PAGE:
What is a sweet, carbonated beverage called?
Well, depending on where a person is from it could be “soda,” “pop,” or even using the word “coke” to reference all kinds of carbonated beverages.
At an Education Week session on Aug. 23, BYU linguistics professor David S. Eddington dove into the geography of language as he talked about how people from different places will use alternate words or pronounce things differently, even if they may be speaking the same language as the guy next door.
Eddington explained that people living on the east and west coast tend to call a carbonated beverage “soda,” while the middle of the country calls it “pop.”
Eddington led a discussion rather than a lecture, as he frequently encouraged audience participation. He asked the audience how they pronounced certain words, such as, “Nevada,” or if they say “potato bug” versus “rollie pollie,” “barbecue” versus “grill,” or “y’all” versus “you guys.”
Interestingly enough, the two places with the most usage of “potato bug” instead of “rollie pollie” are Utah and Kirtland.
Showing maps on the screen, Eddington explained that the way people say words correspond with where they are from.
“As a linguist,” Eddington said, “someone will always come up to me and say, ‘What’s the correct way (to say a specific word)?’ And I say, ‘Where are you from?'”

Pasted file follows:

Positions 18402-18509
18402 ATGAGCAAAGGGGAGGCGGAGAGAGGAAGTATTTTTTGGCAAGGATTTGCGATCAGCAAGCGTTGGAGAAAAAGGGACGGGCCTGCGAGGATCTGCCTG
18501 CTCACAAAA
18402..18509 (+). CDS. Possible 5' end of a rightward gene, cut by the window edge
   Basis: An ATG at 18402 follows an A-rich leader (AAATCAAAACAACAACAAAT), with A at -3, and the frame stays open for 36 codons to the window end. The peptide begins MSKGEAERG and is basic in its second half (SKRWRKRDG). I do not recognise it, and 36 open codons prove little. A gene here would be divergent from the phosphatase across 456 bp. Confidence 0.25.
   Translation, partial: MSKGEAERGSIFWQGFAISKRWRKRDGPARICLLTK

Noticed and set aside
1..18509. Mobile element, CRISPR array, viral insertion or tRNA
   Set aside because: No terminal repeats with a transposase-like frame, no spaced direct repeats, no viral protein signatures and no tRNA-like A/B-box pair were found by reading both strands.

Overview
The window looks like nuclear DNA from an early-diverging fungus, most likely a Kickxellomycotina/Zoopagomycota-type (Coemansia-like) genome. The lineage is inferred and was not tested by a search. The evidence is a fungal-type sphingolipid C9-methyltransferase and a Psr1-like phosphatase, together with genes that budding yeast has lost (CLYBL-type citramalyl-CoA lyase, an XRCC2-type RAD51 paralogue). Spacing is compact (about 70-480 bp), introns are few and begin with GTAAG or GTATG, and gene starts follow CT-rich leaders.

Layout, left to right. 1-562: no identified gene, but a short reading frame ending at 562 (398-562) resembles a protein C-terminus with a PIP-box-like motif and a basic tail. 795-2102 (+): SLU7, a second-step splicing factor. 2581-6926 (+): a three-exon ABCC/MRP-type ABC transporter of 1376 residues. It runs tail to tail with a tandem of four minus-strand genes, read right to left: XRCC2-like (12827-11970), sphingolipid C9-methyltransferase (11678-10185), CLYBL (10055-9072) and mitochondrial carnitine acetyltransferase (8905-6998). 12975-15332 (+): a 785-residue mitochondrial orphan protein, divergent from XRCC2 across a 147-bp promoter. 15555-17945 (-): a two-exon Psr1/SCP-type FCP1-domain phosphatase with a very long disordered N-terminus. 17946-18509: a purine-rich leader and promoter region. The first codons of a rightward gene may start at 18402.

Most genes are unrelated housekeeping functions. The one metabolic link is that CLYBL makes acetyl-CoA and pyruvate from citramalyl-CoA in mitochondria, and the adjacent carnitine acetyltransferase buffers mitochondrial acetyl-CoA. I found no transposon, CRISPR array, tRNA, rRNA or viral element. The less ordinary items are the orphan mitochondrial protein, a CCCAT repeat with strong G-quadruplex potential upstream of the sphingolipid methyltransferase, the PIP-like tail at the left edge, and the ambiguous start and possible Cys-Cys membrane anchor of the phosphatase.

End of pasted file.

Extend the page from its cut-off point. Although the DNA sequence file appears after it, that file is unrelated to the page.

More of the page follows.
The maps clearly represented a distinction between coasts, as language usage such as “you guys” was found in the west coast (such as Utah), and “y’all” was found in the south.
“When you have lots of dialects coming together and living in a particular place, they tend to move towards the simplest system,” Eddington said, referring to language simplicity.
This explains the reason why the western U.S. has “simplified” a lot of things pertaining to language — because there is a lot of dialect mixing, according to Eddington.
So why do dialects exist? Eddington said some reasons are that founders bring their speech with them to where they go and then parents pass their speech to their children.
“American English is influenced by all sorts of people from all sorts of different areas,” he said. Some of those influencing areas he mentioned were Britain and Ireland.
Eddington explained that Scots-Irish have especially had a significant impact on American English, specifically because a large population of Americans have Scots-Irish ancestry.
Several word phrases and pronunciation such as “t-tapping” — pronouncing the “t” as a stop instead of using a hard “t” sound — were in fact not invented by Americans, but are actually from Ireland.
Eddington said there was a study conducted in the 1960s which yielded results that language variation can be found not only across but within the same place.
He said speech varies on the following factors: age, social class, gender, ethnicity, situation — with friends, job interviews, giving talks — or any other social variable.
Eddington asked audience participants for examples of these variables. “Going to,” versus “gonna” was shared, showing the difference between the language of older and younger people. Younger people also tend to say, “like,” and often use texting abbreviations such as “lol.”
As for other variables, Eddington showed a chart portraying how women tend to be more socially correct speakers than men. He also said Americans tend to “accommodate” to those around us, adjusting our language to sound like them. In some cases, the reason being a desire to “fit in.”